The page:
Janine Aquino of Camelot Cellars offers some tips to help wine beginners get started

You've had wine before, but it never really captured your fancy so you gravitated toward other alcohols. Or you're a box-wine regular who figures there has to be more out there. Or you're just a complete wine noob who would like to give the grape a try but you're not sure how to get started.

It's easy, but it's not simple.

“There are thousands of combinations that make up a wine,” said Camelot Cellars owner Janine Aquino, a fourth-generation wine professional who grew up on a vineyard in the Hudson Valley region of New York, in a recent visit to the Olde Towne East shop.

Type of grape (varietal), where on the globe the grape was grown, the container in which the wine is made, whether grape skins were added to the juice after pressing, how long the skins were allowed to steep, whether other flavors were added during the winemaking process — all of these factors play a part in the flavor of a wine.

The good news, said Aquino, who has owned Camelot Cellars since 2011, is that you don't really need to know all of that stuff to get started. All you need to do is taste.

“For the novice just starting out, you just need to try different things to see where you gravitate,” she said. “We also often ask a non-wine drinker, ‘When you have had wine, what have you drank and what have you remotely liked?' We also ask what other kinds of alcohol — beer or liquor — they like.”

Whatever the answers, Aquino said, a sampling should begin with more dry wines and then move to sweeter flavors. And every tasting should always be preceded by the swirl, which itself has rules, and sniff.

“You always want to swirl. It opens the wine up and allows the aromas to be released,” Aquino said. She added that the swirl technique matters. Wines intended to be served chilled should be swirled by the stem of the glass, so your body heat doesn't warm the wine as you swirl, which can actually change the flavor. Aquino also said the sniff is important, as the aroma can affect the taste as well.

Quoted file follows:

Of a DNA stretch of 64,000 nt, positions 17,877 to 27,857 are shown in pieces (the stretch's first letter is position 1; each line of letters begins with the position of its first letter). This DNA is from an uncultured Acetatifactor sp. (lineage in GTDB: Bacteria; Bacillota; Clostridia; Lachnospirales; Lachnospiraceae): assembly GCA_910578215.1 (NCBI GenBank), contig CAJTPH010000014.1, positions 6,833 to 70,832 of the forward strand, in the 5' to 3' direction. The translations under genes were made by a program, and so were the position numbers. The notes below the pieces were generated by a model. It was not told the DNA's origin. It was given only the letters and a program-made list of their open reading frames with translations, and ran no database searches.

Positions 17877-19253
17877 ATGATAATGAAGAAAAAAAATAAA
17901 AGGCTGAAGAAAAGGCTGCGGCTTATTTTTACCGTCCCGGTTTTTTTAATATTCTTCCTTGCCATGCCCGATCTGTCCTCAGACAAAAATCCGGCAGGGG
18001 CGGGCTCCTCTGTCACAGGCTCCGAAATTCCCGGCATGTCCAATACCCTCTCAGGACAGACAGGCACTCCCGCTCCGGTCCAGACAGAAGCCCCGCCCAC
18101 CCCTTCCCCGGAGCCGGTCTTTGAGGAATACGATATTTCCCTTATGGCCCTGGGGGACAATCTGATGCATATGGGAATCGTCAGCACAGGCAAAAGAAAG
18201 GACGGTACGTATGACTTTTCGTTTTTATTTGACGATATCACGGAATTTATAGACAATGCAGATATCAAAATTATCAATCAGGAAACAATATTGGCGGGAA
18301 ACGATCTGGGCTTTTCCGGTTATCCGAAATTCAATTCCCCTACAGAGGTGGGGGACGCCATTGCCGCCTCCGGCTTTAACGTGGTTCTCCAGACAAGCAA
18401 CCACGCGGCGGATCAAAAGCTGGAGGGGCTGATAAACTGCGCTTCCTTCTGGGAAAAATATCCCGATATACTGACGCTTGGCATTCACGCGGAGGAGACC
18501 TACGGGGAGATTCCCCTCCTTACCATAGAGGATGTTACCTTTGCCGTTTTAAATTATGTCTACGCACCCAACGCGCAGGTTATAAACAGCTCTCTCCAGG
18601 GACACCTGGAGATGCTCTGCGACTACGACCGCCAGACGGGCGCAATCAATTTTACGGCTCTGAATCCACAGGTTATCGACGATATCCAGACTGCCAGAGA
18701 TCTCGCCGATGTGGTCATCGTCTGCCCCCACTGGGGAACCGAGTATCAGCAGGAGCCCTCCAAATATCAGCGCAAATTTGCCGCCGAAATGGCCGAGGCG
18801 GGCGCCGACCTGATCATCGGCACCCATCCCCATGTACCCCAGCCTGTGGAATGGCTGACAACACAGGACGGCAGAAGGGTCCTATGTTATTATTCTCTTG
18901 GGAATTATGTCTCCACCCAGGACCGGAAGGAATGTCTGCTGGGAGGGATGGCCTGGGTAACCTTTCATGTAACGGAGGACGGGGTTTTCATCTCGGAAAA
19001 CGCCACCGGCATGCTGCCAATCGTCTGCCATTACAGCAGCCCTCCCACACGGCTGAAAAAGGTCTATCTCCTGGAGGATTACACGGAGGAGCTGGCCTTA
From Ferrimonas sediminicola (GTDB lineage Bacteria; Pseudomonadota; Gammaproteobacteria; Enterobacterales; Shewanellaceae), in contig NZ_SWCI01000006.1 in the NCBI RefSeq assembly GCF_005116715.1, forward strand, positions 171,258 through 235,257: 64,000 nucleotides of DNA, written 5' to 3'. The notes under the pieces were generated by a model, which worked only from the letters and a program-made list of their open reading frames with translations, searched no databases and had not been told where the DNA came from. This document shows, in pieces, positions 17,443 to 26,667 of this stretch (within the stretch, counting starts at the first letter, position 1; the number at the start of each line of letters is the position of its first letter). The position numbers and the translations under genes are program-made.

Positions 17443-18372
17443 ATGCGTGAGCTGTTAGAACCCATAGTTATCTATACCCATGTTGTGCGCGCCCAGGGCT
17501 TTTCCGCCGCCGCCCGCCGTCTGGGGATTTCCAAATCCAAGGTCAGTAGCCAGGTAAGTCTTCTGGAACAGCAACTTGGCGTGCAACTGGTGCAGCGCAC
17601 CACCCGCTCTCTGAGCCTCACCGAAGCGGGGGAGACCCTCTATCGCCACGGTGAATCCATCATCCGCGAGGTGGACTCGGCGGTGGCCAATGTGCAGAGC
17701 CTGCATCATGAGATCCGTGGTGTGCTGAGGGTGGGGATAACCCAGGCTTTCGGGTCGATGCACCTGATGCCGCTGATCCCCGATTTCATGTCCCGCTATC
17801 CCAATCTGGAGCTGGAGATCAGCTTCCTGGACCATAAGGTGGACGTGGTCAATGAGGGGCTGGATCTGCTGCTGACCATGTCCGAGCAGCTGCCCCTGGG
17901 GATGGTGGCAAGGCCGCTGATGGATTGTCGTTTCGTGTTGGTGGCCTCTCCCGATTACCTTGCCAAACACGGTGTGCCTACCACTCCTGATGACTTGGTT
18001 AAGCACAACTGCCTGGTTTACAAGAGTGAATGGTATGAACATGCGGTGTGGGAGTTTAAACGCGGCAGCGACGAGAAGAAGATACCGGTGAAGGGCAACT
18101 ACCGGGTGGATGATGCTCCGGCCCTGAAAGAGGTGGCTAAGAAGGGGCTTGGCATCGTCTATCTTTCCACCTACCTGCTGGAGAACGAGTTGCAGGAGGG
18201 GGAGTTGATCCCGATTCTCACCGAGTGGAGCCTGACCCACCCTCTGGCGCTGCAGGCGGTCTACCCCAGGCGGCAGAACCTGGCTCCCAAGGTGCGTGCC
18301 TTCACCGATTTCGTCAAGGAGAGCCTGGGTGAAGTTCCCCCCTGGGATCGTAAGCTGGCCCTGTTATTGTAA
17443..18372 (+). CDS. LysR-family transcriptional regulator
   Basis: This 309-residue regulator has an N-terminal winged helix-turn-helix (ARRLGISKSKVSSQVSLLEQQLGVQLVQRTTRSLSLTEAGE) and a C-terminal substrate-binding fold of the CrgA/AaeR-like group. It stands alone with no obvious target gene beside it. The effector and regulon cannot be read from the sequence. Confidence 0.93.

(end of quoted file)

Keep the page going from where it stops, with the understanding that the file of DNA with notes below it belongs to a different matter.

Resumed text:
“Swirl and sniff before every sip. It enhances the wine tasting experience,” she said.

In all, I sampled eight of Camelot's wines. I've tried some wines before, mostly white, but was never impressed, as I'm generally a Scotch and beer drinker, tending toward stouts and other heavier ales. We started with a sauvignon blanc, which Aquino described as more fruit-forward but still dry and less sweet, and a chardonnay, which was drier and had been aged in oak, with a buttery or creamy finish. I enjoyed both for different reasons, but would choose the sauvignon. (Here, Aquino noted I might prefer grapes from warmer climates, as they produce more full-bodied wines than cooler climes. Look up “terroir.”)

My tasting also included a rose, which Aquino called a “good sipping wine,” although I was less than moved by the flavor, and a full-bodied cabernet sauvignon, a red wine with an oak-y, toasty aroma, which was very tasty, and which Aquino said many beer and bourbon drinkers prefer.

Aquino said don't be afraid of feeling like a deer in headlights, and don't be afraid to ask questions, or answer them honestly, when navigating the wine selection process.

“Everyone's palate is different,” she said. “And it should be fun.”